As Korean Bank Run Accelerates, Financial Services Chairman Deposits $17,864 To Demonstrate All Is Well
by Tyler Durden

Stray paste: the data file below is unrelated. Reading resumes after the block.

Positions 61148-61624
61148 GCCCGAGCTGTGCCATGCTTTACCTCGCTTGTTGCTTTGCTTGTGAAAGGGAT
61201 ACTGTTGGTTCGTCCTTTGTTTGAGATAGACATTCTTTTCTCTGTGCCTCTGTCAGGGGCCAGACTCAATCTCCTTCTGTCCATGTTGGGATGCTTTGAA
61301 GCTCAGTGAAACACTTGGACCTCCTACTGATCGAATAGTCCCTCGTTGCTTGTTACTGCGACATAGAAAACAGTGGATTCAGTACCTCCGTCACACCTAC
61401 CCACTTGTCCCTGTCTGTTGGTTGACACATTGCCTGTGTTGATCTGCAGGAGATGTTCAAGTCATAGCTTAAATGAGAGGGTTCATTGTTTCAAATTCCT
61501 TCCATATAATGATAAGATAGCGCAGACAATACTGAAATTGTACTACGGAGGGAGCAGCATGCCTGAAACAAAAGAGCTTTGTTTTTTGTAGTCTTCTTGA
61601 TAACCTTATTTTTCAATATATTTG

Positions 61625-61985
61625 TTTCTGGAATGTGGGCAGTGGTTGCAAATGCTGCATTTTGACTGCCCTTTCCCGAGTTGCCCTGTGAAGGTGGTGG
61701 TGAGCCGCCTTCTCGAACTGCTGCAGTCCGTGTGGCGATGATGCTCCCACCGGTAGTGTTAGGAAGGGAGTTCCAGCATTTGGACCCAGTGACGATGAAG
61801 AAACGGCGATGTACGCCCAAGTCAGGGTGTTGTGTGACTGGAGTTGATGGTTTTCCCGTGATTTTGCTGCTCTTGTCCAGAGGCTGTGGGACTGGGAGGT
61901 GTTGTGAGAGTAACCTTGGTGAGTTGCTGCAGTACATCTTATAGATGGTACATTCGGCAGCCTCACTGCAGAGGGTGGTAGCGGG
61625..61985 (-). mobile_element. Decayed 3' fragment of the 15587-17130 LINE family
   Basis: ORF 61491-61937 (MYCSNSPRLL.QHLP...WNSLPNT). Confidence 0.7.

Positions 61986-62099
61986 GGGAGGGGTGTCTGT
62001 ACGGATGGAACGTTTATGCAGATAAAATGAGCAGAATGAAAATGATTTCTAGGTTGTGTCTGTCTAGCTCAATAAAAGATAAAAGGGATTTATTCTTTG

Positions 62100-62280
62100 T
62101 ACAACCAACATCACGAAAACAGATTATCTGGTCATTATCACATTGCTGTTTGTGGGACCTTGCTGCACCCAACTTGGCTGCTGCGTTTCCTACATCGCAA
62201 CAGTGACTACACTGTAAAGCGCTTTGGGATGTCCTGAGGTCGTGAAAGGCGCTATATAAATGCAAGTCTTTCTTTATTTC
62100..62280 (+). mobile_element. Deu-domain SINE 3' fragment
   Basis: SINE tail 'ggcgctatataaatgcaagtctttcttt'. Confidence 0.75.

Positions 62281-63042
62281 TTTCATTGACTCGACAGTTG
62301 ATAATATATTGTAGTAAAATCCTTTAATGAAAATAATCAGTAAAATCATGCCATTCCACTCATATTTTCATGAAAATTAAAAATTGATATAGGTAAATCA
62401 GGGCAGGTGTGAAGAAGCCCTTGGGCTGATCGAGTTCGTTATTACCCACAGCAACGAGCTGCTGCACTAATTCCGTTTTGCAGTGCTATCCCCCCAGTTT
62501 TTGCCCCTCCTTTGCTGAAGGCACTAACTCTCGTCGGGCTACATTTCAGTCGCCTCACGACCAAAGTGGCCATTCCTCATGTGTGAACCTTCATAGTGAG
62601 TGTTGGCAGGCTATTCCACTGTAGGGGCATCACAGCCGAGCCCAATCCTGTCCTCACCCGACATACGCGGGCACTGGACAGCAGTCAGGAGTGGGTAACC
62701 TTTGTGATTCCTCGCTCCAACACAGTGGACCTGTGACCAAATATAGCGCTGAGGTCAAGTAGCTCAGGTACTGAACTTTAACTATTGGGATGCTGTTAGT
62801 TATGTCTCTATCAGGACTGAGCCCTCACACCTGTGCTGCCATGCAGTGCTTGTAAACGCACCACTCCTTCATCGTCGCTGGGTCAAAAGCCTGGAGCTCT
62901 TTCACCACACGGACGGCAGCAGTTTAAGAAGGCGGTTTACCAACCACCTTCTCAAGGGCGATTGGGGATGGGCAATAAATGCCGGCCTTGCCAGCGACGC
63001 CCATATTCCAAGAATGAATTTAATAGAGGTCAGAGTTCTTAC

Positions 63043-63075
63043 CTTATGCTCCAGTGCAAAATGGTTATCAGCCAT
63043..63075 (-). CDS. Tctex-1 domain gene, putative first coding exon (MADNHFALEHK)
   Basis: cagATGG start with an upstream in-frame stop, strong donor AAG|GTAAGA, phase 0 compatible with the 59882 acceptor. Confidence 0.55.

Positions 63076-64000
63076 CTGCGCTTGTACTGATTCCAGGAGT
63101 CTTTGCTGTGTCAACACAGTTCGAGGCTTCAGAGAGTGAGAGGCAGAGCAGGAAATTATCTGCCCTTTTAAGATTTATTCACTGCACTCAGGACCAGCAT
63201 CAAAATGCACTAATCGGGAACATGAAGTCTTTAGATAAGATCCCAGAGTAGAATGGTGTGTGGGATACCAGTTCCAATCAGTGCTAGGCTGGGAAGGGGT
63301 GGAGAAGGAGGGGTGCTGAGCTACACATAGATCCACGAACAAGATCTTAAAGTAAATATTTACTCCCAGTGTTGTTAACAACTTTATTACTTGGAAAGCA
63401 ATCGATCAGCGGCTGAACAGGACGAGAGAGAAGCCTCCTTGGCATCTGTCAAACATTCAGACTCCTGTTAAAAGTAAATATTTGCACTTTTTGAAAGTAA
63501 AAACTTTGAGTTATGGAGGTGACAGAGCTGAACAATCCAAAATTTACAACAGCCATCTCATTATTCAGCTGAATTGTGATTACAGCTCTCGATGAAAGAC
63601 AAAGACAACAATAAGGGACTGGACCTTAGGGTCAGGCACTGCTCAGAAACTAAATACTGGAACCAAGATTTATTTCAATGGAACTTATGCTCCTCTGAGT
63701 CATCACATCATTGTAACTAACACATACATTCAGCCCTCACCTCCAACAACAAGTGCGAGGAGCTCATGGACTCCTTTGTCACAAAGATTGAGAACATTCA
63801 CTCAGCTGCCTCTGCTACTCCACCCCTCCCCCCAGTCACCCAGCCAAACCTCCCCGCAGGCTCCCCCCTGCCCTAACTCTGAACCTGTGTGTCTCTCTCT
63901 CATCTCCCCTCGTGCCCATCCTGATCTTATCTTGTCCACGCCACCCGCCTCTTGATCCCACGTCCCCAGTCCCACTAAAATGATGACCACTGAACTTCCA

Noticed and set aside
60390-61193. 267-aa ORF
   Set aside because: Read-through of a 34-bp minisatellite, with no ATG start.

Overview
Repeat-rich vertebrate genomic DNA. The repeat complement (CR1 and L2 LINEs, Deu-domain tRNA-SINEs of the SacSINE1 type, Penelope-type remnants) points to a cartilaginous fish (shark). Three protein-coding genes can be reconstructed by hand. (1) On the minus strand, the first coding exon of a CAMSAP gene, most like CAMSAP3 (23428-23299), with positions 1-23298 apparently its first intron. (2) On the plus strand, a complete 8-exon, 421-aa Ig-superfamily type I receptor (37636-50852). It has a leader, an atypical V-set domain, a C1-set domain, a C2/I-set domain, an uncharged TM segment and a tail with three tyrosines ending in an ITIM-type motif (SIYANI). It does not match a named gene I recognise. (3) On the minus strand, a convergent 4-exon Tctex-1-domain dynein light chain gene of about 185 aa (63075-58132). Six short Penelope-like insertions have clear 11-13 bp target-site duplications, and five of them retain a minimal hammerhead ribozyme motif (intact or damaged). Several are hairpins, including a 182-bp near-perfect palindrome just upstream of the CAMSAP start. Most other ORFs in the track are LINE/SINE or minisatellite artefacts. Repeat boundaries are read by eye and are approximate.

Last Friday we reported that the soon to be quite pervasive spectacle of running to the bank only to find there is no money available, had spread to Korea. At that time only two banks were involved, although we speculated that “while the bank run at Busan was driven by capital inadequacy it may promptly spread to the entire banking system.” Less than 3 days later, it has done just that. China Post reports that: “South Korea suspended operations at four more savings banks on Saturday after runs developed as customers rushed to get at their money despite official assurances the financial sector was secure.” Gee whiz, looks like last week’s promises that everything was contained were, gasp, lies? ” The Financial Services Commission (FSC) said Saturday it was suspending three affiliates of Busan Savings Bank — Jungang Busan Savings Bank, Busan II Savings Bank and Jeonju Savings Bank — as well as Bohae Bank for six months each. “Considering recent waves of deposit withdrawals, available liquidity, remaining deposits and capacity to borrow, the FSC concluded that they might face a situation where they are unable to pay customers,” the FSC said.” And in an almost verbatim transposition of our own Telepromptermarionette-in-Chief’s admonition in March 2009 that “profit and earnings” ratios were now cheap or some other such garbage, the head of the Financial Services Commission Kim Seok-dong (not related to Bang Dae-Ho) “vowed to make a personal deposit of 20 million won ($17,864) in Woolee to convince depositors that the bank was financially sound.” And if that doesn’t work Korea can always rent Brian Sack out for a few days each week: truth be told, the US can easily cut down on the amount of weekly POMOs now that WTI is about to pass $100 (and Brent $110).